This is an almost completely rewritten version of the original Key Promoter plugin by Dmitry Kashin. The Key Promoter X Plugin is intended to show hints when using the mouse for something that can be done with a keyboard shortcut. This is crucial to replace tedious mouse interaction if you intend to become efficient IntelliJ IDEA developer.
- non-intrusive notifications about shortcuts using IDEA's built-in message framework
- easy shortcut customization for buttons by active links in the notification
- easy creation of shortcuts for buttons that don't have one
- a persistent hit-list of missed shortcuts as IDEA tool-window
- list of suppressed tips for certain shortcuts you don't want to use
The plugin can be installed with Settings -> Plugins -> Browse Repositories and no further set up is required. When a button is clicked with the mouse, a notification pops up that shows the shortcut which can be used instead. If a button has no shortcut and is pressed several times, a notification is shown that lets you easily create a shortcut for this action.
How does it work?
If you click something with the mouse, the plugin will try to find out if your mouse-click invoked some IDEA action. If this is the case
and we can find a so-called
ActionID, the plugin registers this event. If your action is already connected to a shortcut, the plugin will
show you how the invoked action is called (e.g. Open Settings) and what the shortcut for the action is.
Additionally, it will save your mouse-click in the Key Promoter X statistics tool-windows so that you see which actions you are using the most and which shortcuts you should learn first.
If the action is not connected to a shortcut but has an
ActionID (which basically means we can assign a shortcut), the plugin still registers
your click. Depending on your settings under Settings -> Tools -> Key Promoter X, you will get a notification every x clicks on the
same action that asks you if you want to create a shortcut for this.
Be aware that there are certain mouse-clicks that, although they do something, cannot be successfully inspected and the plugin won't be able to help you with those. This for instance happens for some of the buttons in the tool-windows.
The Key Promoter X tool-window
The Key Promoter X comes with built in tool-window on the right side that gives you access to your hit-list of missed shortcuts and to the the list of suppressed items.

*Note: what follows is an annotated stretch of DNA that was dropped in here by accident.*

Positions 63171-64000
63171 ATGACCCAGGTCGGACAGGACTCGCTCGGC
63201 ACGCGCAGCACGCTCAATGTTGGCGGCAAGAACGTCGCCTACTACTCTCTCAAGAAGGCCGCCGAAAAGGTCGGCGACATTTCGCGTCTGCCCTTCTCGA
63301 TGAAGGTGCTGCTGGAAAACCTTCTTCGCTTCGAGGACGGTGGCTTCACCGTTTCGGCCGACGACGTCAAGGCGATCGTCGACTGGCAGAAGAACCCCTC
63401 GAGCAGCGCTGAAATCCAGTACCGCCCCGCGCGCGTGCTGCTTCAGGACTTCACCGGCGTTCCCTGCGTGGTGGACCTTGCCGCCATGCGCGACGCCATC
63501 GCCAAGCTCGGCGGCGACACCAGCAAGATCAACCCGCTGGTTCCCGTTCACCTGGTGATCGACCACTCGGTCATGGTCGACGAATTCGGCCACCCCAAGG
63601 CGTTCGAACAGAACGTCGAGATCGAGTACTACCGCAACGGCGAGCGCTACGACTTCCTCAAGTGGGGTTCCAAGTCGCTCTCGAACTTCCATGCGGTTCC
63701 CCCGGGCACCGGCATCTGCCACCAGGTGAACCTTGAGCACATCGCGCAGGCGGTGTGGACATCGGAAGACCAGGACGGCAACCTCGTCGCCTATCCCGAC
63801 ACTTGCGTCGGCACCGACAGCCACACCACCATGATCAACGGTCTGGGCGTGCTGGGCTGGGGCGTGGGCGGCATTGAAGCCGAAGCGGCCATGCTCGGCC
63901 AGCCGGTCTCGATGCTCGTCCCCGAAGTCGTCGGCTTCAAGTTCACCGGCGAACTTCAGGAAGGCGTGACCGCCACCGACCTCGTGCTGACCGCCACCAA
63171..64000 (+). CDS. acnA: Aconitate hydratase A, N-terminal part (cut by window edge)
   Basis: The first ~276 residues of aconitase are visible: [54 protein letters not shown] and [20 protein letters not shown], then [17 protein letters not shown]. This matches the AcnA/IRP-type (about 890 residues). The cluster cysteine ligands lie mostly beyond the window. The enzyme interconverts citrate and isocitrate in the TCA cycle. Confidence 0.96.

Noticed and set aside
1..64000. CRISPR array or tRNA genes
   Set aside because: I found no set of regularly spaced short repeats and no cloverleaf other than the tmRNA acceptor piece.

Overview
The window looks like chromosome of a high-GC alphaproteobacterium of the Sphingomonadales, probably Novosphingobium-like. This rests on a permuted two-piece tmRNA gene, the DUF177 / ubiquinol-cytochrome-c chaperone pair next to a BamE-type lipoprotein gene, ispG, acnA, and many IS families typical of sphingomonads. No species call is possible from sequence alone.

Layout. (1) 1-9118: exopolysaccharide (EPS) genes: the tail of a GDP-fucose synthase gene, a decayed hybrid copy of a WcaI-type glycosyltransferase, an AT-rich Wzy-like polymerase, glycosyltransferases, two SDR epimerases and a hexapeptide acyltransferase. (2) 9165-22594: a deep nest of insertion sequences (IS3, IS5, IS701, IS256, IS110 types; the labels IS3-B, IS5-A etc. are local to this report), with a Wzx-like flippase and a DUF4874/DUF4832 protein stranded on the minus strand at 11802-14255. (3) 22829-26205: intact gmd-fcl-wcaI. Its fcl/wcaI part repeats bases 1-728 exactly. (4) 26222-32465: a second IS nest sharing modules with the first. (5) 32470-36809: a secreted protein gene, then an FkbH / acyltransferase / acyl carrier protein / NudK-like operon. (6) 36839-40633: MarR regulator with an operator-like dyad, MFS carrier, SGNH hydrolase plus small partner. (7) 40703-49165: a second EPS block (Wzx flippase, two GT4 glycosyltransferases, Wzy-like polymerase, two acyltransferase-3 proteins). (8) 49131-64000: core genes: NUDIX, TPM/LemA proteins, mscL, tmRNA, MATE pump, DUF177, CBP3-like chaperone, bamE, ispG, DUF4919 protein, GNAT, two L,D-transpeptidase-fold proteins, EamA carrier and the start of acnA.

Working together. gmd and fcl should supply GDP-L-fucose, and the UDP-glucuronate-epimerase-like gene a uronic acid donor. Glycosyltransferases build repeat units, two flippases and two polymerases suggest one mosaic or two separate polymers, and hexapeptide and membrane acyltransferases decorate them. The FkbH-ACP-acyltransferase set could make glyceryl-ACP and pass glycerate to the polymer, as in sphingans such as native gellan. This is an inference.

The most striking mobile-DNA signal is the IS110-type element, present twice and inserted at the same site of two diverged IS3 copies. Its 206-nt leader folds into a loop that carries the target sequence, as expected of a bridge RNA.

Every mouse click that is connected to an action with a shortcut will be registered in the statistic. The items in this list are ordered by how often you missed this shortcut. There might be some mouse actions that you don't want to replace by its shortcut. For those, you can press Don't show again in the notification and all suppressed shortcuts will appear in the list below the statistics.
You can re-activate a suppressed item by double-clicking on it in the suppressed list.
Settings for the plugin can be found under Settings -> Tools -> Key Promoter X.
The first box lets you adjust how many Key Promoter X notifications are allowed to be shown at the same time. If you have set this to a number, say 3, and you are a heavy clicker, then each new notification will make the oldest disappear so that only 3 messages are shown at max.
With the second spinner, you can adjust whether the Key Promoter X should display a notification each time you press a button with the mouse that has a key combination available. If you adjust this setting to 2, only every second click will show a notification, etc.
The last spinner lets you adjust how often you have to click a button with no shortcut before you see a message suggesting to create a shortcut for it.
In the Enabled for box it is possible to adjust which buttons are allowed to show a tip. Note that the All Buttons checkbox will try to catch as many mouse-clicks as possible, even if you are not pressing a real button. This will show you for instance a tip when you hold Ctrl and press on a Java method to jump to its declaration which can be replaced by Ctrl+B.
The plugin is written in Java using IntelliJ's plugin framework. The code-base is extremely small and contains only a handful of well documented classes. The code is hosted on GitHub and has a Travis-CI integration for automatic building. Compilation is done with Gradle using the IntelliJ Gradle plugin and should work out of the box with a recent (v3.5) version.
If you experience bugs or weird behavior please create an issue on the bug tracker.
The initial version was implemented by Dmitry Kashin who unfortunately stopped maintaining the code and pushed the last version in 2012, more than 6 years ago.
User athiele took the time to fork the original code, fix issues and provide a version that can be used on recent IDEA versions.